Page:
How an unlikely, and pink, candidate became my favorite NES game

How an unlikely, and pink, candidate became my favorite NES game

Malik Rahili

The year is 1993 and the NES is old news. Pushed out of the spotlight by the new, high-tech Super Nintendo Entertainment System, the Nintendo Entertainment System was outdated, clunky and offered gamers little in the way of new gaming experiences.

That was, until Kirby’s Adventure was released in May of ’93.

I was barely a year old and was still a few years away from being united with my first gaming system- the Nintendo 64.

So, naturally, I never got a chance to experience Kirby’s Adventure on the NES, until recently when I played it on Kirby’s Dream Collection for the Wii.

What I experienced, is worthy of being considered the best game on the NES.

Make your arguments for The Legend of Zelda, Super Mario Bros and Metroid, but there is no denying that Kirby’s Adventure, despite being one of the NES’ last titles, is graphically beautiful and offers some of the freshest gameplay in the Nintendo library and marks the beginning of an excellent series of video games.

Yes, Kirby’s Dreamland for the Gameboy came first, but Kirby’s Adventure introduced the patented copy ability and thrust the pink blob into all-out, color stardom.


Kirby’s Adventure starts out innocently enough, with levels that ease you into the feel of the game, introducing the copy ability and filling your head with enough catchy tunes to last a lifetime.

As you work your way through the game’s seven worlds, you’ll witness some of the most vibrant and colorful backgrounds and character models that the NES ever put out.


Difficulty isn’t something that Kirby’s Adventure revels in. In fact, the game is rather easy.

This shouldn’t come as much of a surprise, considering that Kirby’s design origins are as being a placeholder sprite for what Nintendo imagined as “a platformer for beginner gamers.” But, Kirby’s Adventure does deliver fresh, albeit simple gameplay, and a handful of boss battles that may just make you take a moment to deliver a death blow to.

Kirby’s Adventure can be beaten in a matter of a couple of hours and likely won’t force you into breaking your controller, but that is just fine because this adventure is one that is beautiful in its simplicity.

Limited to the NES gamepad’s A and B button and the directional pad, Kirby’s Adventure wasn’t built to reinvent the wheel- and it definitely doesn’t. Suck enemies up and either swallow them for a chance to copy their attack, or spit them back out. Use A to jump and the directional pad to hover, and refer back to your B button when you wish to use an enemy’s copied ability.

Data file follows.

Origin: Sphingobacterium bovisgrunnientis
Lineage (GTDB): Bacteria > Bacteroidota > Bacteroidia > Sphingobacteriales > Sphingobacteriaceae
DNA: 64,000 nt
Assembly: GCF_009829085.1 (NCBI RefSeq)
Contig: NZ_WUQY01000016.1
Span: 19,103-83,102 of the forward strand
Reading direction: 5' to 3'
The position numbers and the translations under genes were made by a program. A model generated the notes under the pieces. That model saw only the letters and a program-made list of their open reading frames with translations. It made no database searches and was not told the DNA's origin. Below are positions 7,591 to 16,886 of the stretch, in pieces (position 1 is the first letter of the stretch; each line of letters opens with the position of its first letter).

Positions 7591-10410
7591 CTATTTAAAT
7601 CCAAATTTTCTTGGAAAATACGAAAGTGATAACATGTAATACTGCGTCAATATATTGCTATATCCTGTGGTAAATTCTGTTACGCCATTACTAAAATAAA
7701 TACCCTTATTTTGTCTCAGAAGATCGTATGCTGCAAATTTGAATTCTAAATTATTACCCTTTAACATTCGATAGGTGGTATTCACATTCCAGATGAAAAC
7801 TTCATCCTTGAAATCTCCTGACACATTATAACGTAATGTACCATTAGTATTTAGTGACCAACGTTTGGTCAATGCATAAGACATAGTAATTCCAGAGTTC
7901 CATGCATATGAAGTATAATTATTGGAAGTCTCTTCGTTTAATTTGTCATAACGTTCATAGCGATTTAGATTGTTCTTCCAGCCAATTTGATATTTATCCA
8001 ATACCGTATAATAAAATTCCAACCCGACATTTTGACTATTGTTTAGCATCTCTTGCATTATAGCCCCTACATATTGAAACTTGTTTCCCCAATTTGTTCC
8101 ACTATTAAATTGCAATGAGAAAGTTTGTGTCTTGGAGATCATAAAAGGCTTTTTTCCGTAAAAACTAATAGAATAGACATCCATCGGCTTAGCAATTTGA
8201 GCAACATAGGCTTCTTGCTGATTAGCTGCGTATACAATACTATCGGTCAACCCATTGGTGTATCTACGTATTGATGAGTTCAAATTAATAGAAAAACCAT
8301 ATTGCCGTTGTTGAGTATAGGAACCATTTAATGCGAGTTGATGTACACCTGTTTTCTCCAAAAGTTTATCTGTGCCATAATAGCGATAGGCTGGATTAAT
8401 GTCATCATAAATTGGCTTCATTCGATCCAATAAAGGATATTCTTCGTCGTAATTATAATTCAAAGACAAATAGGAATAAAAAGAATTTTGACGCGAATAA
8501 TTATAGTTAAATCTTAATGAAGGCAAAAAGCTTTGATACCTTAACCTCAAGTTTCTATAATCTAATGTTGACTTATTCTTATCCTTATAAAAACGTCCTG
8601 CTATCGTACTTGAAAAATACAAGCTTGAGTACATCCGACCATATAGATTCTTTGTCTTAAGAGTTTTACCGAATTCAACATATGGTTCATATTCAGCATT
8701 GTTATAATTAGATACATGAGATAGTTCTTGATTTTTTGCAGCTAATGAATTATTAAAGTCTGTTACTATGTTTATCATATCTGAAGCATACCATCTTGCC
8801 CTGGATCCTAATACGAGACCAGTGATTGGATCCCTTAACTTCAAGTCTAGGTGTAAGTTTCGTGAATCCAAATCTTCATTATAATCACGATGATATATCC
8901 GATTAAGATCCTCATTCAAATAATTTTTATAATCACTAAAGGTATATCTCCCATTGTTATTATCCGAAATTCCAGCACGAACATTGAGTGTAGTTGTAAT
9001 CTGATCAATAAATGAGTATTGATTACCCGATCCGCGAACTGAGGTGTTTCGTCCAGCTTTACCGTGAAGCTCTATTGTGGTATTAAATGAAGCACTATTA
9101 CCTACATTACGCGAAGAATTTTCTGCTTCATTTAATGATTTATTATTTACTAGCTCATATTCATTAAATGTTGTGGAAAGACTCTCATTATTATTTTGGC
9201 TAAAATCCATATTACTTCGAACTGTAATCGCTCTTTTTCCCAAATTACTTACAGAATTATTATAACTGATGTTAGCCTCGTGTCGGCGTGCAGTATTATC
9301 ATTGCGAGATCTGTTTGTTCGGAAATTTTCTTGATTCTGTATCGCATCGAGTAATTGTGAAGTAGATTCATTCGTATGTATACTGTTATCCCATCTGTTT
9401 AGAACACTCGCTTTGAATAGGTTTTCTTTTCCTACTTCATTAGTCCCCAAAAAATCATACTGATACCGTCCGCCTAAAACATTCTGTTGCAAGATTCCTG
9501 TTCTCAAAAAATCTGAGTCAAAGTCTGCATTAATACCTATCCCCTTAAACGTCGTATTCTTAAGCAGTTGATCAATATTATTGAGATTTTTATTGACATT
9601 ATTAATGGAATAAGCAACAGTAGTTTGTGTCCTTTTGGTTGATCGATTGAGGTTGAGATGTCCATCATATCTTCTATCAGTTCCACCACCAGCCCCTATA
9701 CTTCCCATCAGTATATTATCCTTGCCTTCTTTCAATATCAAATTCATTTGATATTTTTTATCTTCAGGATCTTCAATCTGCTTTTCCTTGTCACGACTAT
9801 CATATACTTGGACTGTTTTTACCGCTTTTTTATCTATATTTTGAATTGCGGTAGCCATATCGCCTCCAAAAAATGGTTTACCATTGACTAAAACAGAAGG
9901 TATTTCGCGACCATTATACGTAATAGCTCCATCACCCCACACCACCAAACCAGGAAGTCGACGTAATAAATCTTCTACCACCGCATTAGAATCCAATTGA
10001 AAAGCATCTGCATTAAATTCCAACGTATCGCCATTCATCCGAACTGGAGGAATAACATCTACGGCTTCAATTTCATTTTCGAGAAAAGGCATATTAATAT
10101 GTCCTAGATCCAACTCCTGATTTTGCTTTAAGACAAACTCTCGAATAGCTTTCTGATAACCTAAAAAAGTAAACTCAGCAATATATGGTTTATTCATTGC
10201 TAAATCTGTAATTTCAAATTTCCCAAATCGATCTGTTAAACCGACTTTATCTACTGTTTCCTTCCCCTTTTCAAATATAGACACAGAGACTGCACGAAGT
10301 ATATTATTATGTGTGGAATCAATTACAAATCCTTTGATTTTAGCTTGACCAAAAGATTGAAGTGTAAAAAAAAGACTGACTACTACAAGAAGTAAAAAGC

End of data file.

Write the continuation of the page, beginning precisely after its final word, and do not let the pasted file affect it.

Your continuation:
Indeed, it’s easy to work Kirby’s Adventure and it’s easy to beat. But the vibrant backgrounds, which are so inviting you may want to make your way into their lush settings, the catchy, situation-appropriate music and the gameplay that is simply fun will capture your heart if you allow them to.

Too many games today try to be too complex. More button combinations, more things to render in HD and more multiplayer modes. What those games can learn by looking back 21 years at Kirby’s Adventure is that sometimes, simplicity “sucks”. In Kirby’s case, in a great way.

Kirby’s Adventure can be experienced in a variety of ways. Through the Dream Collection as I experienced it, the virtual console, emulators or by tracking down the cartridge and popping it in an NES.

However, gamer’s of all ages and skill levels do owe it to themselves to experience it in some capacity at some point in their lives.

As you weave your way from the first boss to your final confrontation with King DeDeDe, you’ll have to be made of stone to not have Kirby’s Adventure tug at your heart strings and imagination.

It’s truly a shame that this game came as the NES death rattle. Had it come earlier, perhaps it would garner the respect it deserves and have cemented its place in video game history more solidly.

Even without an intense glowing spotlight, there are some, like myself, who found a way to take a trip back and experience this game. If you wish to see the humble beginnings of one of Nintendo’s most charming and unique series, you owe it to yourself to take a trip to Dreamland with Kirby.

Just don’t call him an underdog. He’s not Link and he’s not Mario. And that’s just fine, because being pink is the mark of a true man- er.. hero.

So, I’ll make the statement for the sake of debate: Kirby’s Adventure is the best game ever made for the NES and has cemented its place in my list of top 10 games of all time. Now fetch my Star Rod, my Kirby-filled dreams are calling my name.

-Cory Spiers